Medtronic scientists emphasize the very early nature of the device. “This is research for use with animal models and not ready for any kind of human translation currently,” emphasizes Denison. Still, he continues: “What’s exciting is that therapies today remain based on these electrically based ideas from the 19th century. Now this novel, disruptive technology offers a unique interface to the nervous system.”
Today, over 500 laboratories are applying optogenetic tools to animal models of Parkinson’s, blindness, spinal injury, depression, narcolepsy, addiction, and memory. Medtronic, which has built its business by pioneering market implementation of medical research, has consulted extensively with optogenetic pioneers Karl Deisseroth of Stanford and Ed Boyden of MIT to build an implant to support this new science. (Boyden is an occasional columnist for Technology Review.)
In order to transform the research implant into a clinical device, Medtronic or others will need to find ways to safely deliver the necessary genes to specific neural circuits in the brain. Denison says he thinks that development of practical optogenetic-based therapies for human patients will be gradual. “Frankly, this is a technology I can see my son working on as a Medtronic employee,” he says.
MIT’s Boyden, however, envisions a more accelerated development: “I think it’s more in the three- to 10-year span,” he says. Boyden has cofounded a company, Eos, to develop gene therapies to cure blindness. (Because it targets the eye, this therapy would not require an implant.) Jerry Silver of Case-Western University has a startup, LucCell, that aims at such therapies to restore damaged spinal cord function. “Gene therapy is a maturing field,” says Silver. “There’s a virus type called AAV –adeno-associated virus–that is natural, that almost all of us already carry, that has no symptoms, and that already has been used in many hundreds of patients without a single serious adverse event.”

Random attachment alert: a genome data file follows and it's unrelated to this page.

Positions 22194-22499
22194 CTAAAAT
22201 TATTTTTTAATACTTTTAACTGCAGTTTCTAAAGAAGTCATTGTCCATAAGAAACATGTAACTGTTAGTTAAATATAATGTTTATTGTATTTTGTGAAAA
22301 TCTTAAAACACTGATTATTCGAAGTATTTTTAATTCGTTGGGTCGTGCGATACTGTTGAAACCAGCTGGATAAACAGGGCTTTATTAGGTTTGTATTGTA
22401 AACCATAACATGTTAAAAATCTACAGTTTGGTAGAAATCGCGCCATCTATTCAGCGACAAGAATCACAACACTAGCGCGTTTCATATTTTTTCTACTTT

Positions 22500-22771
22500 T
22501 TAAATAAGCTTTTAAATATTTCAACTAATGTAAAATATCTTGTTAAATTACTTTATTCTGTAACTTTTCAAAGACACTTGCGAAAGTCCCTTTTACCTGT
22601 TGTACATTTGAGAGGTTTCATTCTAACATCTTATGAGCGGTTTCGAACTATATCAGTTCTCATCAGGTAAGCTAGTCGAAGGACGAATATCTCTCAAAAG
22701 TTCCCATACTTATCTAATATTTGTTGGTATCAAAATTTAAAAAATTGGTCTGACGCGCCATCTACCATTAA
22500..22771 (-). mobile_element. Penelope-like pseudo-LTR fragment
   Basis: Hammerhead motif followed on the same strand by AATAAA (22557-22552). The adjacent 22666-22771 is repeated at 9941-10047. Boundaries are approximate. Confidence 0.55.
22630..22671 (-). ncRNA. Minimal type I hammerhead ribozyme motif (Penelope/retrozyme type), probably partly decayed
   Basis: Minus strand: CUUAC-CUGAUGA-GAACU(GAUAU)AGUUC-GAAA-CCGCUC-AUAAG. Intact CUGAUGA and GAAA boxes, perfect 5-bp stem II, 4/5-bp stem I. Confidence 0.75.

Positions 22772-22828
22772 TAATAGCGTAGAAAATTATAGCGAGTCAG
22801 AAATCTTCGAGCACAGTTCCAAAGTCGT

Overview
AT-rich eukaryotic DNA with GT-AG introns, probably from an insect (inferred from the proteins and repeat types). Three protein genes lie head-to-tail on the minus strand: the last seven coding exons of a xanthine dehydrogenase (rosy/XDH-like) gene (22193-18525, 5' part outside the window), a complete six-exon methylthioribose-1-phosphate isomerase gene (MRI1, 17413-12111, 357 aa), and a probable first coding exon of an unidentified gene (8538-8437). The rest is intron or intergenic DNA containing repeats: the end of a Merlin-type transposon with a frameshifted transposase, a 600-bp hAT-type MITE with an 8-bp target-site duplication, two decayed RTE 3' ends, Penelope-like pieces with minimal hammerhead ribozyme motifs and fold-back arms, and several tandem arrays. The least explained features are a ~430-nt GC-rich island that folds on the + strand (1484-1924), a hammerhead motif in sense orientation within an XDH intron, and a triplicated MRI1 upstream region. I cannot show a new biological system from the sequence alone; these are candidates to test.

Overall, Boyden concludes: “In many neural or psychiatric disorders, a very small fraction of brain cells have very big alterations –Parkinson’s is the death of perhaps a few thousand cells. If with optogenetics you can correct those downstream targets without altering all the ‘normal neurons’–in quotes–you could solve our present problem, which is that every drug for treating brain disorders has very serious side-effects and neural implants are extremely blunt instruments. So that’s the hope.”